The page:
X86 Assembly language tutorial
|University of Virginia Computer Science
CS216: Program and Data Representation, Spring 2006
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This guide describes the basics of 32-bit x86 assembly language programming, covering a small but useful subset of the available instructions and assembler directives. There are several different assembly languages for generating x86 machine code. The one we will use in CS216 is the Microsoft Macro Assembler (MASM) assembler. MASM uses the standard Intel syntax for writing x86 assembly code.
The full x86 instruction set is large and complex (Intel's x86 instruction set manuals comprise over 2900 pages), and we do not cover it all in this guide. For example, there is a 16-bit subset of the x86 instruction set. Using the 16-bit programming model can be quite complex. It has a segmented memory model, more restrictions on register usage, and so on. In this guide, we will limit our attention to more modern aspects of x86 programming, and delve into the instruction set only in enough detail to get a basic feel for x86 programming.
Modern (i.e 386 and beyond) x86 processors have eight 32-bit general purpose registers, as depicted in Figure 1. The register names are mostly historical. For example, EAX used to be called the accumulator since it was used by a number of arithmetic operations, and ECX was known as the counter since it was used to hold a loop index. Whereas most of the registers have lost their special purposes in the modern instruction set, by convention, two are reserved for special purposes — the stack pointer (ESP) and the base pointer (EBP).
For the EAX, EBX, ECX, and EDX registers, subsections may be used. For example, the least significant 2 bytes of EAX can be treated as a 16-bit register called AX. The least significant byte of AX can be used as a single 8-bit register called AL, while the most significant byte of AX can be used as a single 8-bit register called AH. These names refer to the same physical register. When a two-byte quantity is placed into DX, the update affects the value of DH, DL, and EDX. These sub-registers are mainly hold-overs from older, 16-bit versions of the instruction set. However, they are sometimes convenient when dealing with data that are smaller than 32-bits (e.g. 1-byte ASCII characters).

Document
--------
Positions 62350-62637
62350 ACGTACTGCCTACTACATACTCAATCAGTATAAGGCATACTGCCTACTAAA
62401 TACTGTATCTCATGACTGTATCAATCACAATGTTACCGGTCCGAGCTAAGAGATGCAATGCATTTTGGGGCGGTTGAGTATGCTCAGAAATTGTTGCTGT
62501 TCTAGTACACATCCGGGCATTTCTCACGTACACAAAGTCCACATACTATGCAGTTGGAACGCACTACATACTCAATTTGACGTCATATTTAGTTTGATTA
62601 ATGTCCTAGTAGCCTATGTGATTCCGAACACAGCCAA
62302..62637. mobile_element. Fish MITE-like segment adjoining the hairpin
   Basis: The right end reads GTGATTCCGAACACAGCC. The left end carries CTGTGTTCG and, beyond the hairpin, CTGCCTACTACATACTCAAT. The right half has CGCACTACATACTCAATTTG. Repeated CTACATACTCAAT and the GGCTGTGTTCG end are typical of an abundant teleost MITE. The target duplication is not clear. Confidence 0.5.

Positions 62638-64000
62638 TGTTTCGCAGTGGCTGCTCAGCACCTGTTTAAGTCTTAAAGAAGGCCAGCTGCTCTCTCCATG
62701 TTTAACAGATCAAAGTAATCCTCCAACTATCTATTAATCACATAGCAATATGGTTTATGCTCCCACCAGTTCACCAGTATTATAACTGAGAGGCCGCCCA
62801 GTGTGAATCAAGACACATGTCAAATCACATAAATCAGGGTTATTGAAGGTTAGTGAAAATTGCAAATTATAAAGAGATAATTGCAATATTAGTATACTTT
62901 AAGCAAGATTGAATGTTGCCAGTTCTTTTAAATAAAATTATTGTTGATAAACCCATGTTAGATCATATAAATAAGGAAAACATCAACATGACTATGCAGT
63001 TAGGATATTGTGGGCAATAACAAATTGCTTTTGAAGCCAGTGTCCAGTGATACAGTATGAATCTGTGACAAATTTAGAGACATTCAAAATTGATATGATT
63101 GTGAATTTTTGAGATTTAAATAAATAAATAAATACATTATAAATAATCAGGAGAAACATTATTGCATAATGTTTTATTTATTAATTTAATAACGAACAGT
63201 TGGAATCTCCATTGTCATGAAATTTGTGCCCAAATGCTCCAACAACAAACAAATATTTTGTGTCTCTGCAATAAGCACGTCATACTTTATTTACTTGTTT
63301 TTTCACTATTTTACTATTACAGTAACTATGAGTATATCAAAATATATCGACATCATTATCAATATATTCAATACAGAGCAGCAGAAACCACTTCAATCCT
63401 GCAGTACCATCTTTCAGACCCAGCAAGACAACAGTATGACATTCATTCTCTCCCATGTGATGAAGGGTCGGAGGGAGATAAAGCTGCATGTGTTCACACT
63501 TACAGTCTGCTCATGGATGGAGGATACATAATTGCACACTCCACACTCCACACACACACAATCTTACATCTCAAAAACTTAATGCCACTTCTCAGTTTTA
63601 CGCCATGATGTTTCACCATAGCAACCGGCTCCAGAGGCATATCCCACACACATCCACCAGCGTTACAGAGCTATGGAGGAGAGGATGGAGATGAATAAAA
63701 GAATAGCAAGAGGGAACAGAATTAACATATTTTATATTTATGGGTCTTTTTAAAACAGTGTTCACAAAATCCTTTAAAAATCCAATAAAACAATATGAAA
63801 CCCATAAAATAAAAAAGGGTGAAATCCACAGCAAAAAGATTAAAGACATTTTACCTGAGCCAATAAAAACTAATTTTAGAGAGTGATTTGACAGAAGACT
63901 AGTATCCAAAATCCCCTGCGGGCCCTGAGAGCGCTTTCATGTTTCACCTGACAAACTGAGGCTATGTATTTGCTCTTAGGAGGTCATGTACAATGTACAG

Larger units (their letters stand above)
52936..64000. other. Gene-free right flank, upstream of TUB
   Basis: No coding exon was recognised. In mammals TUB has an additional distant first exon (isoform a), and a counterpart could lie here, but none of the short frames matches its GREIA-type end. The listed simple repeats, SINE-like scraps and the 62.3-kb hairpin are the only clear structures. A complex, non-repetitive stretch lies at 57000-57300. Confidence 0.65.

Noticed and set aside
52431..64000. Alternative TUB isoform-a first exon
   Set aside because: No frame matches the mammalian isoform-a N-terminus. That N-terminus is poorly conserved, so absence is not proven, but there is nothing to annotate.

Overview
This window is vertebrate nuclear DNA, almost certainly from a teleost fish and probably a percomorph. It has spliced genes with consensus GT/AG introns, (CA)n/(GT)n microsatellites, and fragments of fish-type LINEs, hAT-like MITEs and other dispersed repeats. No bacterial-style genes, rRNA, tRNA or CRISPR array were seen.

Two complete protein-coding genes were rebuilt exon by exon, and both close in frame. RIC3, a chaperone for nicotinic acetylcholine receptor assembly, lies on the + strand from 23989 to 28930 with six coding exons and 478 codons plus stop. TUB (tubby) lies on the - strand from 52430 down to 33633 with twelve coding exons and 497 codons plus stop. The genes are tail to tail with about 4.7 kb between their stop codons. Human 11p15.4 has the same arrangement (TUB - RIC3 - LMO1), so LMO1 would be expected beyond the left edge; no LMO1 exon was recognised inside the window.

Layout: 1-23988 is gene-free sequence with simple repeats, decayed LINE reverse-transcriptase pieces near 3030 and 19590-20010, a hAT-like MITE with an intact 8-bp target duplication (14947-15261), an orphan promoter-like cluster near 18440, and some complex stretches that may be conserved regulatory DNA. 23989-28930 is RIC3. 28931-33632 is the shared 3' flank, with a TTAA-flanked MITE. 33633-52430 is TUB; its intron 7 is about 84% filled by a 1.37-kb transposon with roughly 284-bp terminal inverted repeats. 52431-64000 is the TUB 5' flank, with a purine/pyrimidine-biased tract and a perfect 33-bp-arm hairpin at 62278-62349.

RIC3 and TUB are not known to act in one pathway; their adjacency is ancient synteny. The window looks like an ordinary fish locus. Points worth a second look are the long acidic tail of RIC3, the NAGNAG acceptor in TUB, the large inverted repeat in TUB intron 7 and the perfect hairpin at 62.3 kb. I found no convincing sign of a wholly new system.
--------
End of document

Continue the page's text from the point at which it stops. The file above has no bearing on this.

When referring to registers in assembly language, the names are not case-sensitive. For example, the names EAX and eax refer to the same register.
Figure 1. x86 Registers
Declaring Static Data RegionsYou can declare static data regions (analogous to global variables) in x86 assembly using special assembler directives for this purpose. Data declarations should be preceded by the .DATA directive. Following this directive, the directives DB, DW, and DD can be used to declare one, two, and four byte data locations, respectively. Declared locations can be labeled with names for later reference — this is similar to declaring variables by name, but abides by some lower level rules. For example, locations declared in sequence will be located in memory next to one another.
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